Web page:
There is no chance for you to leave sentimental items to individuals, or to give anything of value to anyone beyond your immediate family. You cannot make any plans to reduce the inheritance tax due on your estate, and in some circumstances your other half could be forced to sell the property you lived in together in order to divide the estate.

4. Save for retirement

Almost 40% of people have made absolutely no plans for their finances in retirement: they have saved nothing, and don't plan to save anything either. The reasons why are perfectly understandable: Aegon research recently found that a quarter of people are putting aside everything they can afford - they just don't have the ready disposable cash to make more provision for the future.

Then you can add in the fact that most people feel bamboozled by pensions, and that retirement tends to feel so far off that people put off thinking about it until it's too late to build up a decent savings pot. It's a wonder that anyone is saving enough at all.

However, the consequences of failing to save for retirement are as horrible as they are predictable. At the moment, only one in ten men and one in 20 women are saving enough for the kind of retirement they expect. The figures from Aegon show that on average men will receive £35,000 less every year than they would like and women will get £12,665 less than they say they need. The position for women is particularly worrying because this means most women can expect to live off around £11,000 in retirement - roughly half what they say they need.

The solution isn't simple. It's worth using a pensions calculator to see what you should be contributing each month for the retirement you want. However, if this figure is beyond your reach, don't panic yourself into doing nothing. Start with a smaller sum that you know you can afford, then after six months revisit this to see how much more you can contribute. If you repeat this process for a few years, you can build up a reasonable monthly contribution and become one of the small minority of people who can retire with the kind of pension they were hoping for.

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5. Invest for the long term

Around two thirds of people currently have some money put aside for the future. This is essential if we are to stop unexpected expenses tipping us into a financial crisis each time they crop up. However, while having an emergency fund that's easily accessible is important, millions of people leave everything they save in instant access savings - where the vast majority of accounts are actually losing money once you take inflation into consideration.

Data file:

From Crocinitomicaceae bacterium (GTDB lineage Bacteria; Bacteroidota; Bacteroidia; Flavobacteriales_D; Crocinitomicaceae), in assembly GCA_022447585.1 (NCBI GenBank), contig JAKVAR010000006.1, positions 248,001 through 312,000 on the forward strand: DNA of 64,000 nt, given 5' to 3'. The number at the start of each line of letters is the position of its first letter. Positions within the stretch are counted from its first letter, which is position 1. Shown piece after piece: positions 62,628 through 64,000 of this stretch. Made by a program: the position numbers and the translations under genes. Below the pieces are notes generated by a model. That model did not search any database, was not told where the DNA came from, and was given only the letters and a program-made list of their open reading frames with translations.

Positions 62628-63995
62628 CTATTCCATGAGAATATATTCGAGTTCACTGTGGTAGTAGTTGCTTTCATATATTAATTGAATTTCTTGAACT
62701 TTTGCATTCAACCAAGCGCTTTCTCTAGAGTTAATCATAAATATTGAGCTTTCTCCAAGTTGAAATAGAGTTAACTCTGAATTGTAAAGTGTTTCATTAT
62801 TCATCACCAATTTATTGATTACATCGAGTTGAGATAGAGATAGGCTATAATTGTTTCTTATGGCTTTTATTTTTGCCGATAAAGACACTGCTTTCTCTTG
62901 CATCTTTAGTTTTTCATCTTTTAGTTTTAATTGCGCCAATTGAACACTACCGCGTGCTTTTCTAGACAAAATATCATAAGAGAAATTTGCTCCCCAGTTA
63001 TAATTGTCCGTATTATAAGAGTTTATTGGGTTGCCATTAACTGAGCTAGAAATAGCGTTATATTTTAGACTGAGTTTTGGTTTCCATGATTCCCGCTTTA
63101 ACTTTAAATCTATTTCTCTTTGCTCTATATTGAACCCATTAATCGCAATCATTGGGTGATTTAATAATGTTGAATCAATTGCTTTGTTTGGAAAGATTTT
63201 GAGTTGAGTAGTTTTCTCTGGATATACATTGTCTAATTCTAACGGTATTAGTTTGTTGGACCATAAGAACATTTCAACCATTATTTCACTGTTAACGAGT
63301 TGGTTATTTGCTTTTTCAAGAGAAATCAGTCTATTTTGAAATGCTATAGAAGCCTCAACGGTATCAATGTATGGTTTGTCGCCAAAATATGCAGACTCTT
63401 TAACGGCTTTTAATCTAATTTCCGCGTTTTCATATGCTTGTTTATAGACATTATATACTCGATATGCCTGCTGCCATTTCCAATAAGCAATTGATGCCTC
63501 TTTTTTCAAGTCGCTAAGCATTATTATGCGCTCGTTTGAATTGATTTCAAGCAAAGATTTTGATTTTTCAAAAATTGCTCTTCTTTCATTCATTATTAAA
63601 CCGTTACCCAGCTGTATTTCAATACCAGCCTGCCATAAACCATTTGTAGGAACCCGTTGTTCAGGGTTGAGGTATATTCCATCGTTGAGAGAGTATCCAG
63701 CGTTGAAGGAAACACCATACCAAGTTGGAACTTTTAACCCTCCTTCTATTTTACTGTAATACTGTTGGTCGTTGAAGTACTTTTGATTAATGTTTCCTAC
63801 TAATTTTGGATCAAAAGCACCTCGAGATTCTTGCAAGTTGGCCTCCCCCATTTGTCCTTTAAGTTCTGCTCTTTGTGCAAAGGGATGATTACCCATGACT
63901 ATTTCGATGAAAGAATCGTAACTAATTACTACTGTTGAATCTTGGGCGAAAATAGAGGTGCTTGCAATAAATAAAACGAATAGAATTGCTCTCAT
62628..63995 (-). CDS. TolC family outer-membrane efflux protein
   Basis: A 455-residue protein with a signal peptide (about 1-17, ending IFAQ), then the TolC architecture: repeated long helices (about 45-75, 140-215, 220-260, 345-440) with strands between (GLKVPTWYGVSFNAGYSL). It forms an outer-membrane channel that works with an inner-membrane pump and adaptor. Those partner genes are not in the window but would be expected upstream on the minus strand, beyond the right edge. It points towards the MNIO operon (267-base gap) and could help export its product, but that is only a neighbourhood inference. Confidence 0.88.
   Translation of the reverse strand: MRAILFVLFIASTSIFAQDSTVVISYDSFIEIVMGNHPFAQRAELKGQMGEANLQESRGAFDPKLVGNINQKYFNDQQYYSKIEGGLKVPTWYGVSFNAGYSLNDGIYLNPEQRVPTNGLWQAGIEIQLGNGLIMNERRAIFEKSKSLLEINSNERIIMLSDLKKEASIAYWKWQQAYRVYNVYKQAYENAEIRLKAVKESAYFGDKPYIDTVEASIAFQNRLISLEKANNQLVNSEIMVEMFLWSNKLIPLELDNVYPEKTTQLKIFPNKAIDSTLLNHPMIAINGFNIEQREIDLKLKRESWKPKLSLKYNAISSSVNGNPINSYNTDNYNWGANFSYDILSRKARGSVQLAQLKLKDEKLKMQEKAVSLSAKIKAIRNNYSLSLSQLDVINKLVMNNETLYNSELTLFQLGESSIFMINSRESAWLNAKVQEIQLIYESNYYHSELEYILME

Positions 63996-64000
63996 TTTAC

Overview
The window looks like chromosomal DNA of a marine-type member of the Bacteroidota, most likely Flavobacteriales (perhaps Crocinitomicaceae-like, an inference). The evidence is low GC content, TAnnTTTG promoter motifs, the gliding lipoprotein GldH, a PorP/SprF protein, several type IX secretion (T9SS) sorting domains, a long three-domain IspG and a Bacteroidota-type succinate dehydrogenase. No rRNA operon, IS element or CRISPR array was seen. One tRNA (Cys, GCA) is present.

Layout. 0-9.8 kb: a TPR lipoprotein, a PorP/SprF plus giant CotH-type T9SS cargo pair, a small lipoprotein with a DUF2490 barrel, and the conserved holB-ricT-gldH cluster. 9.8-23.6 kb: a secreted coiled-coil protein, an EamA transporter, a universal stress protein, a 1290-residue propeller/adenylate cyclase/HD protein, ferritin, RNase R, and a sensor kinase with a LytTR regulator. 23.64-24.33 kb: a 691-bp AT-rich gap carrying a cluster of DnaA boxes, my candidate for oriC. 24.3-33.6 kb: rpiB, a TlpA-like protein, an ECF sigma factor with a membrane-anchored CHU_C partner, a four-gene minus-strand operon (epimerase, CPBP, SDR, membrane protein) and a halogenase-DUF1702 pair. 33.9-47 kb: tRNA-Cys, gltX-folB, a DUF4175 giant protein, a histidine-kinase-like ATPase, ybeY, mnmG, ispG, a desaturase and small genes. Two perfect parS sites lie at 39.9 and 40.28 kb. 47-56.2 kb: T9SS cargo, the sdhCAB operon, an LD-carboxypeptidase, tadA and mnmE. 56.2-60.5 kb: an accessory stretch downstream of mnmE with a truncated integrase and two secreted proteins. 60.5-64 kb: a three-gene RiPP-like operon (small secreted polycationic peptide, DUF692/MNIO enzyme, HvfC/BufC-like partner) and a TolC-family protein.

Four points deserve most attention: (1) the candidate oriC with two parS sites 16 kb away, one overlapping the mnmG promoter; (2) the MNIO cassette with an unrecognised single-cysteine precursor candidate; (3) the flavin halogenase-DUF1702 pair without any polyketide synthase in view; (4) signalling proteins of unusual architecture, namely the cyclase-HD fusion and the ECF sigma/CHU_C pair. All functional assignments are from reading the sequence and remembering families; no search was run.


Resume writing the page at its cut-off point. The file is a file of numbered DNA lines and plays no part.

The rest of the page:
The alternative is to put money into some form of investment, where as long as you have a time horizon of ten years or longer, your money has the potential to grow far more. A Barclays study earlier this year found that if you had put away £1,000 for a year into shares you would have made 17% after inflation (compared to losing 2% in cash). This was a fairly exceptional year. However, over ten years you would still have made 5% a year in equities compared with losing 0.5% a year in cash. This growth isn't guaranteed, but the potential is clear.

There are three reasons why people don't do this. The first is that locking up money for the foreseeable future is a frightening prospect, and they are concerned that if their circumstances change they will need to get their hands on their money. The second is that they don't know enough about investments to be confident in making the right choice, and the third is that they are worried about shares in general, and the potential for their investment to lose money.

If you are genuinely concerned that you may need the money imminently, then investments may indeed be wrong for you, but you need to think very carefully if it's the risk or a lack of understanding putting you off. If you visit a financial adviser, they can work out the level of risk you should be taking in your personal circumstances, they can then help you match that level of risk to the kind of investment that suits you. It's vital that they explain the investment so you clearly understand where your money is going, but you don't need to go it alone.

It's safe to say that none of these five steps are simple. Some require time and effort, others need expert help. All of them are worth investing time and money in, because they will make an enormous difference to your future. The question is whether we will put the effort in or face the consequences.